Federating agriculture

April 15, 2018 01:00 AM Mandip Rai and Nabin Sharma


Mandip Rai and Nabin Sharma

Mandip Rai and Nabin Sharma

Rai is a development practitioner. Sharma is a Senior Plant Protection Officer at Department of Agriculture, Government of Nepal nabinsharma1973@yahoo.com mndprai@gmail.com

A deep, extensive and rigorous exercise is needed to offer a fresh impetus for agricultural development in federal set up

We hope that the specific roles of federal, provincial and local governments (LGs) in relation to guiding the agricultural development at the respective levels would be fully crystallized sooner than later. However, as the agriculture sector is endowed with multi-functionality ranging from employing a large proportion of population to providing food and income for reducing hunger and poverty, it is urgent that it is guided by a fresh vision. 

Thus far, national guidance for long-term agricultural development has been provided by comprehensive vision documents such as Agriculture Perspective Plan (APP) and Agriculture Development Strategy (ADS). The APP (1995 – 2015) is already obsolete. The ADS (2015-2035) published in 2013 incorporated some aspects of federalism in Nepal, but it understandably fell short of analyzing how agriculture sector could best perform in a federal set-up. 

Now that the country has already put its federal structures, systems and mechanisms in place, a deep, extensive and rigorous exercise is needed to offer a fresh impetus to agricultural development in Nepal.  

Agriculture experts generally agree that the overall development of agriculture is a right combination of research, extension and education. The agricultural research activities conducted by Nepal Agriculture Research Council (NARC) and other smaller bodies now face a challenge of successfully integrating the structures of provincial and local governments. Each sphere of government now needs to have clear mandate on the types, scales and processes of researches that may be conducted independently of each other or in collaboration. And these research outcomes need to be strongly backed up by extension services and agricultural education system. 

In unitary system, the central government provided the agriculture extension services through the district agricultural extension offices and their service centers and sub-service centers, various commodity-specific farms, regional training centers and other such structures. In addition to supplying extension services, these structures also provided information on quantities of agri-inputs demanded, levels of local production, commodity prices, and other data. The farmers usually expressed their demands to these offices through farmer groups and cooperatives. 

As these organizational structures are now being dismantled and as local governments prepare themselves for provision of a part of such services, there are more questions than solutions to be provided. Similar issues can also be raised in area of agricultural education. Is one agricultural university enough for the whole nation or should there be at least one university per province. Should the local governments create agricultural schools to produce skilled farmers? Answers to these questions may be provided by the markets.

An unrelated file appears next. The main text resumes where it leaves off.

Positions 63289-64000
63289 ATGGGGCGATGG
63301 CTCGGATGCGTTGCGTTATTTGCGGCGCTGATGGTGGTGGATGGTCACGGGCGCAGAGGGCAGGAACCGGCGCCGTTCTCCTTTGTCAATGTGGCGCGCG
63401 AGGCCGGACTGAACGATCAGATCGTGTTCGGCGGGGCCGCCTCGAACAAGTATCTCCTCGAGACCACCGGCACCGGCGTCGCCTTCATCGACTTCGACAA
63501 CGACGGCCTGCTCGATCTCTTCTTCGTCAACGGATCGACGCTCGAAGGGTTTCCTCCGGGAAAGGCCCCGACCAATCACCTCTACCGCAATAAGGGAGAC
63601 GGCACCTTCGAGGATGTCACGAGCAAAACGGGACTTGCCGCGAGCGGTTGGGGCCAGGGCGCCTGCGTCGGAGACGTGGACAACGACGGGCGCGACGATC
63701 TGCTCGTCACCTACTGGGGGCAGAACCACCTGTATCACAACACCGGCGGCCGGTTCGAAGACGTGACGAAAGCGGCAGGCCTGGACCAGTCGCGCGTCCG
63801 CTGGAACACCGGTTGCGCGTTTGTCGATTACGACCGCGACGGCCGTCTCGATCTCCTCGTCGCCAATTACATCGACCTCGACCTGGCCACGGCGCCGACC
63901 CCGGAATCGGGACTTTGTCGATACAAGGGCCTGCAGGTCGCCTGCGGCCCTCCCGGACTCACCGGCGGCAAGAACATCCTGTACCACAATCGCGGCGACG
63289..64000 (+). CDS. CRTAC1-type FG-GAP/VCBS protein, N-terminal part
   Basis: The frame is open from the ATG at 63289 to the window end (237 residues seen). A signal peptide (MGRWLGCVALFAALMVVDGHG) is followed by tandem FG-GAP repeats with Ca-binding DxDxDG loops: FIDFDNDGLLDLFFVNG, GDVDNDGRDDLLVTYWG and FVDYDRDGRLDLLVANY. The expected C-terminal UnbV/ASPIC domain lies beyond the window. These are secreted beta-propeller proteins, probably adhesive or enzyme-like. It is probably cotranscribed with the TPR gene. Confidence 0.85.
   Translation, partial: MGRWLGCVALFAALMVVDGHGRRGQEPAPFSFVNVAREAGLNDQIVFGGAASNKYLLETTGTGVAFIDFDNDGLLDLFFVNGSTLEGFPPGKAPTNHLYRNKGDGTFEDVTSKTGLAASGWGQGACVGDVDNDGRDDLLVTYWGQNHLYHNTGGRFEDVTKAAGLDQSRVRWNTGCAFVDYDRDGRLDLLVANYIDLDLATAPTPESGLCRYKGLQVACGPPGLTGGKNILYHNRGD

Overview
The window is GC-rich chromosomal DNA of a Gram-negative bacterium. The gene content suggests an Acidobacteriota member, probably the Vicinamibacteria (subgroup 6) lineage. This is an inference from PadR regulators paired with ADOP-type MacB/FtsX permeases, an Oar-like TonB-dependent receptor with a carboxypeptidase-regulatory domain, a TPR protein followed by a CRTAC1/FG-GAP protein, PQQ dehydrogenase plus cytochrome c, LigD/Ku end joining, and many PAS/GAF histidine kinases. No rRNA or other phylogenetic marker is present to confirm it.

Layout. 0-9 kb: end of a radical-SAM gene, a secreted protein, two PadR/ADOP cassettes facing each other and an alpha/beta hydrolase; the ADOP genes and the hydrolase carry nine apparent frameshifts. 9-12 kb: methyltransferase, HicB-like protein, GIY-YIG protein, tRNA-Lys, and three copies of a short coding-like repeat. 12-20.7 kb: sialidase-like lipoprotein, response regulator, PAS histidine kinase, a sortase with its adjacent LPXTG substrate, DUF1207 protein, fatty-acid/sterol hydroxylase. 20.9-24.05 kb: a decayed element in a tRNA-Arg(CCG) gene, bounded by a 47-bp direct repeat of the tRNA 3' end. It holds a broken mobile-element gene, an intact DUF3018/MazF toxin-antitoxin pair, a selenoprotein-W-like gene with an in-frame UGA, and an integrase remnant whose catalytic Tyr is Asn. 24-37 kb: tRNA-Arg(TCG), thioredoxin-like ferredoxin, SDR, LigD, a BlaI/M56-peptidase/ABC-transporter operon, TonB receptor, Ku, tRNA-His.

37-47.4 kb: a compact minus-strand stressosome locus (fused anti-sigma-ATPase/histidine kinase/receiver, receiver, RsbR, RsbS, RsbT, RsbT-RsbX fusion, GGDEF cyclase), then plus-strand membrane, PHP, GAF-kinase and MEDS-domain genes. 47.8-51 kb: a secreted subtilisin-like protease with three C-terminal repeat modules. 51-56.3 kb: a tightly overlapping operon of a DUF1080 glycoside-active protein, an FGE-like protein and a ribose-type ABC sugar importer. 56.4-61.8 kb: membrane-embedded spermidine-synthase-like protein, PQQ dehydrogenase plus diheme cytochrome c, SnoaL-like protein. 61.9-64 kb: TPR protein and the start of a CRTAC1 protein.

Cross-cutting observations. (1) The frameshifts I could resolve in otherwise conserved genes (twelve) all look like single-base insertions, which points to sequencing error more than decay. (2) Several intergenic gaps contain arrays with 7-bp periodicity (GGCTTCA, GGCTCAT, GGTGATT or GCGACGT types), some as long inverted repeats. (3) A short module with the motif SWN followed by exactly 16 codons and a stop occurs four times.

However, there are areas where markets do not function well and even in areas where they function well, some people will still be left out unjustifiably. Hence, in difficult geographic terrain with nascent market infrastructures where the private sector is not profitably motivated to provide services and for those who are not justly catered by market, the public sector must provide the necessary public services such as estimation of demands for agri-inputs (such as fertilizers, irrigation, seeds, and breeds), information on price and technology (such as upgraded farm management practices, improved varieties/breeds, organic production), information on threats emerging out of climate change and issues of sustainability among others. 

Even in cases where markets function well, the public sector is held accountable for regulating and regularly monitoring the market functionaries for the purposes of quality assurances, mitigation of negative market externalities, environment sustainability, and reduction of inequities and inequalities. 

Similarly there are also issues of adoption of modern agricultural technologies such as use of Genetically Modified Organisms (GMOs), use of new generation pesticides, farm machinery and others.  However, while no one probably disputes the importance of public sector for sound agricultural development in Nepal, disagreements are bound to occur on the specific roles that each sphere of the public sector (federal, provincial or local) needs to take. 

Before further confusion is added to already complex situation arisen in federal Nepal, stock-taking exercise with a long-term visioning should be carried out immediately.

Rai is a development practitioner. Sharma is a Senior Plant Protection Officer at Department of Agriculture, Government of Nepal

nabinsharma1973@yahoo.com

mndprai@gmail.com


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